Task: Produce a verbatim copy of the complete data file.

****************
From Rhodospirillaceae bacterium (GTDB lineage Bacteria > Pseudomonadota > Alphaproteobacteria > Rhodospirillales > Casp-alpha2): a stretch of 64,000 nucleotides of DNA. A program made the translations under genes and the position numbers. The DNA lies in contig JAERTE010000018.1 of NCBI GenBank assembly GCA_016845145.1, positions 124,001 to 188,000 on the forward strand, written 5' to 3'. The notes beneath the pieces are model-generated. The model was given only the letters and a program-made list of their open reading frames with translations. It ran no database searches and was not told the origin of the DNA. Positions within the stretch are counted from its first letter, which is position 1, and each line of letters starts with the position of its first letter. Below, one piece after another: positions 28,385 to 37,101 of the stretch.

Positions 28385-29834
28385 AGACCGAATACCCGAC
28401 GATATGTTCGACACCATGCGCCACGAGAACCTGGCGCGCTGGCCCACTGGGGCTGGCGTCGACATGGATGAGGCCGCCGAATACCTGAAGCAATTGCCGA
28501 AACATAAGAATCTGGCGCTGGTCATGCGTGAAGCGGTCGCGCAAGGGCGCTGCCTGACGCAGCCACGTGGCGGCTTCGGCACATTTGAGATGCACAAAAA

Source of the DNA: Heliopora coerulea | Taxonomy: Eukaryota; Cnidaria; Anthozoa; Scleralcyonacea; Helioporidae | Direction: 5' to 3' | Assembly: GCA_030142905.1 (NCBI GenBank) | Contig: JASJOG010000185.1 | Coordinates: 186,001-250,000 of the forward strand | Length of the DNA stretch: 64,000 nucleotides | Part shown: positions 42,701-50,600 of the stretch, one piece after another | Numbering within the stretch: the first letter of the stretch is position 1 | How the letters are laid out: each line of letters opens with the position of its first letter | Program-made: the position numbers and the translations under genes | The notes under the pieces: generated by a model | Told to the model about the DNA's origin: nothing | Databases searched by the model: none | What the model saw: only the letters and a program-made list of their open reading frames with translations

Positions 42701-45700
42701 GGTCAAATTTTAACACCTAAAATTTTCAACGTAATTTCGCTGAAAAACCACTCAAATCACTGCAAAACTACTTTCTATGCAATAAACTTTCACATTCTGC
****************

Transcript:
From Rhodospirillaceae bacterium (GTDB lineage Bacteria > Pseudomonadota > Alphaproteobacteria > Rhodospirillales > Casp-alpha2): a stretch of 64,000 nucleotides of DNA. A program made the translations under genes and the position numbers. The DNA lies in contig JAERTE010000018.1 of NCBI GenBank assembly GCA_016845145.1, positions 124,001 to 188,000 on the forward strand, written 5' to 3'. The notes beneath the pieces are model-generated. The model was given only the letters and a program-made list of their open reading frames with translations. It ran no database searches and was not told the origin of the DNA. Positions within the stretch are counted from its first letter, which is position 1, and each line of letters starts with the position of its first letter. Below, one piece after another: positions 28,385 to 37,101 of the stretch.

Positions 28385-29834
28385 AGACCGAATACCCGAC
28401 GATATGTTCGACACCATGCGCCACGAGAACCTGGCGCGCTGGCCCACTGGGGCTGGCGTCGACATGGATGAGGCCGCCGAATACCTGAAGCAATTGCCGA
28501 AACATAAGAATCTGGCGCTGGTCATGCGTGAAGCGGTCGCGCAAGGGCGCTGCCTGACGCAGCCACGTGGCGGCTTCGGCACATTTGAGATGCACAAAAA

Source of the DNA: Heliopora coerulea | Taxonomy: Eukaryota; Cnidaria; Anthozoa; Scleralcyonacea; Helioporidae | Direction: 5' to 3' | Assembly: GCA_030142905.1 (NCBI GenBank) | Contig: JASJOG010000185.1 | Coordinates: 186,001-250,000 of the forward strand | Length of the DNA stretch: 64,000 nucleotides | Part shown: positions 42,701-50,600 of the stretch, one piece after another | Numbering within the stretch: the first letter of the stretch is position 1 | How the letters are laid out: each line of letters opens with the position of its first letter | Program-made: the position numbers and the translations under genes | The notes under the pieces: generated by a model | Told to the model about the DNA's origin: nothing | Databases searched by the model: none | What the model saw: only the letters and a program-made list of their open reading frames with translations

Positions 42701-45700
42701 GGTCAAATTTTAACACCTAAAATTTTCAACGTAATTTCGCTGAAAAACCACTCAAATCACTGCAAAACTACTTTCTATGCAATAAACTTTCACATTCTGC